GH: Do you think Apocalypse has a future? It’s not the first time that the community has stepped up after GW has dropped support for a game.
Squid: I hope it does, because it was a lot of hard thinking for us to come up with. At this point, even if GW doesn’t support Apocalypse, we will keep playing Fundapocalypse for years to come.
GH: Please talk about how much you like buttscribe, how it’s helpful, and you couldn’t do these battles without it because it’s such a great tool. This is entirely for my personal benefit. I need this.
Squid: Haha, we really, honestly, couldn’t have done it without you. In every picture, you will see buttscribe datacards tucked into the models on the battlefield – in November 2019, we required everyone to have their datacards printed and with their models, so that you had them handy, and so that someone else could activate your detachments if you were in the bathroom, or passed out (alcohol features heavily at Fundamalleus events).
Since we were now creating datasheets for the new models, we couldn’t enforce this rule – the PDFs published by GW didn’t have the new units. Reaching out to you for Buttscribe support was the best option I had, so that everyone could get their new datasheets printed and ready to reference. We literally could not have done it without you.
GH: Anything else you’d like to talk about, while you’re here? Your hottest takes, thoughts on the game or the hobby, whatever you got.
Squid: We have some tweaks we want to make after this event, but if you want to try out the Fundapocalypse rules, you can find them here, The BaD guys also have a dope website, and are welcome to anyone in the greater Cincinnati area that wants to roll some dice. They put together a recap of our event here.
I’d like to thank the Tipsy Squid, a local hombrewer that supplied us with a lot of the booze for the event. I don’t know if it was wise to have that much beer in the same room with that much resin, but it was definitely fun, haha.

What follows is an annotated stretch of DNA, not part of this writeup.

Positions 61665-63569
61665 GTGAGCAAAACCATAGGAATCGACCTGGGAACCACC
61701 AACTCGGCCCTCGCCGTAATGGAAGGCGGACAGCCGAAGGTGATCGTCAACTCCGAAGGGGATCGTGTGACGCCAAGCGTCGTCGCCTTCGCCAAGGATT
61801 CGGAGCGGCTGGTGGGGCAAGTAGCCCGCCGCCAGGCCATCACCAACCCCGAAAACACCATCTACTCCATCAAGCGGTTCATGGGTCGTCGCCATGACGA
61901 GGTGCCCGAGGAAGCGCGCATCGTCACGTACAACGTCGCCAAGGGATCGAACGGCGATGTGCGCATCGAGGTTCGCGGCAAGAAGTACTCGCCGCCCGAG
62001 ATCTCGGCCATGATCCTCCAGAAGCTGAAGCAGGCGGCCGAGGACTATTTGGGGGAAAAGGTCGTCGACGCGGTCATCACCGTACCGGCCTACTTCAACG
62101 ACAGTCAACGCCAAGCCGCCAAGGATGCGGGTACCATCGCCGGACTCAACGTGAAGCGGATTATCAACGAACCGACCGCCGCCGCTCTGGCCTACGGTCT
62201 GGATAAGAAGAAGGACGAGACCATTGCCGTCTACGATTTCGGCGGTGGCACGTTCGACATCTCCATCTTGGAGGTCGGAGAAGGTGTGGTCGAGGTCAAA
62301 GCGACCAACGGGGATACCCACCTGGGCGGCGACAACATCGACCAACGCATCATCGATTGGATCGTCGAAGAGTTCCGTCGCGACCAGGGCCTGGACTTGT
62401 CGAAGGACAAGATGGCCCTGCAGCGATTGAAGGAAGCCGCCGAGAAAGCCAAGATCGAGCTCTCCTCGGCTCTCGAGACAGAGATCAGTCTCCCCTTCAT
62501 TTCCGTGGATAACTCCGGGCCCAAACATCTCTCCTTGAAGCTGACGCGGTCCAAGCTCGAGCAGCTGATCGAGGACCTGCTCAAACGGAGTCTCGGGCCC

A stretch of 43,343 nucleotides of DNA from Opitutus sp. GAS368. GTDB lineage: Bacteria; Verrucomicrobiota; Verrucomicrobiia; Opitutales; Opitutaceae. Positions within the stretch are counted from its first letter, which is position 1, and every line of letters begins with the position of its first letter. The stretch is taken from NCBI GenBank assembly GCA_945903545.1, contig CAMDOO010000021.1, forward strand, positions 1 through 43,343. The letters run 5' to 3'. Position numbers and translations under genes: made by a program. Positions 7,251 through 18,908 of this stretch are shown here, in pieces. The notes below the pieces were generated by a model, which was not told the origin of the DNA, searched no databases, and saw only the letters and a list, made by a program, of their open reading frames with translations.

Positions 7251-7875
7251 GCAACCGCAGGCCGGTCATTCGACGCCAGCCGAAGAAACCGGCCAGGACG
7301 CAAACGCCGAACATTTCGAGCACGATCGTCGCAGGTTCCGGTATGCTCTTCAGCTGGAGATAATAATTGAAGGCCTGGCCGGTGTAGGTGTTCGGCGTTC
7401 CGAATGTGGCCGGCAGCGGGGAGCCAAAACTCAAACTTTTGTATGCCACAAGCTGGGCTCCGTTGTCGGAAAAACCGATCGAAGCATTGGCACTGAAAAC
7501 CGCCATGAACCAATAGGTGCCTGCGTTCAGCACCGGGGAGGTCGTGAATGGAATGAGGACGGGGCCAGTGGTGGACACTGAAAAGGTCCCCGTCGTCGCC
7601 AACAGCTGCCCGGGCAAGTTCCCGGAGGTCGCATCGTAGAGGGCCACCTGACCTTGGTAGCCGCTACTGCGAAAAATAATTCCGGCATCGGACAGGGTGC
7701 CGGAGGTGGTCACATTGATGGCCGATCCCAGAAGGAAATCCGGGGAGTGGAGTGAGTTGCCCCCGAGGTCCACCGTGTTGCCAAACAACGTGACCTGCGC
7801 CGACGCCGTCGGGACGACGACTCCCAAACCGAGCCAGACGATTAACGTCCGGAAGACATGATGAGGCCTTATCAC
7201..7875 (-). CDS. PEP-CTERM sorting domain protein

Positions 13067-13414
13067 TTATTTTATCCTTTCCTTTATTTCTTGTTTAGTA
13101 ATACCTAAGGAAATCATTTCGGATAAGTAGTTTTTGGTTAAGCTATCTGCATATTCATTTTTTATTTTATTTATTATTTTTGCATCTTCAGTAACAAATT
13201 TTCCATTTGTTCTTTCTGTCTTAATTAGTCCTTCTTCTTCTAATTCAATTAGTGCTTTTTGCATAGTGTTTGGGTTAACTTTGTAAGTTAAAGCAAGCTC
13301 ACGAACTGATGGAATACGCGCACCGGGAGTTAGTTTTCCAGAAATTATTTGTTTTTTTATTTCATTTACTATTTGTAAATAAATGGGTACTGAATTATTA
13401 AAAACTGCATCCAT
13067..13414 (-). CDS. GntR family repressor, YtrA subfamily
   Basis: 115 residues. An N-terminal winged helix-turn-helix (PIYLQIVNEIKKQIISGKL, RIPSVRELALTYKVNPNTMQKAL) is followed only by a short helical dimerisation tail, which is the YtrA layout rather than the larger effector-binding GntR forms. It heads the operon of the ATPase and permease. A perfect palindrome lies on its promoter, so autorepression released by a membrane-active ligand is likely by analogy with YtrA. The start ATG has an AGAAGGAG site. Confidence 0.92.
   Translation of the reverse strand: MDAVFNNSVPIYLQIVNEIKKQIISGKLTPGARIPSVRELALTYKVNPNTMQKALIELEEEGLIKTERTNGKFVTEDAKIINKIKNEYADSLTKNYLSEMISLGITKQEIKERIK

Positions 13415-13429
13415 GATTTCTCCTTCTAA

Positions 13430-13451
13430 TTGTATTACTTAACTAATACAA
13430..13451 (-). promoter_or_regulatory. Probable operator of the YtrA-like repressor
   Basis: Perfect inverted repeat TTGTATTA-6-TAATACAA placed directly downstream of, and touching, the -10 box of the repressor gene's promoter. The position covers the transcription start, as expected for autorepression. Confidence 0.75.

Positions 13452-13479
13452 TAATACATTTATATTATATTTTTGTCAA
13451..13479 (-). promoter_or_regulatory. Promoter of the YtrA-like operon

Aaron, the guy who took the awesome pictures for our event, has been a key player in our events for the last few years, too. We got him to buy some Tyranids, now he just needs to get them painted and on the table! Check out his instagram.
I can’t even begin to express my gratitude for everyone in the Fundamalleus and Bolters at Dawn groups – a lot of work goes into an event like this. You can tell in the pictures that everyone was having an absolute blast. That is what makes it all worth it, in my eyes.
As far as the whole game and hobby, I think “have an absolute blast” is something we all should be ready for. We were lucky that we were all able to get vaccinated before this event, but the world is about to open back up – remember that we all are just here to have a great time. “Don’t yuck yums” is the bare minimum – celebrate each other’s yums, and be excellent to each other.
Thanks norman for taking the time to talk with us, and providing a pile of photos for us to ogle and include in the article here. We’re always happy to support the community when cool stuff is happening – the battle itself is obviously Very Cool, but resurrecting a game that GW stopped supporting, and doing it in an inclusive and fun way? That’s the good stuff.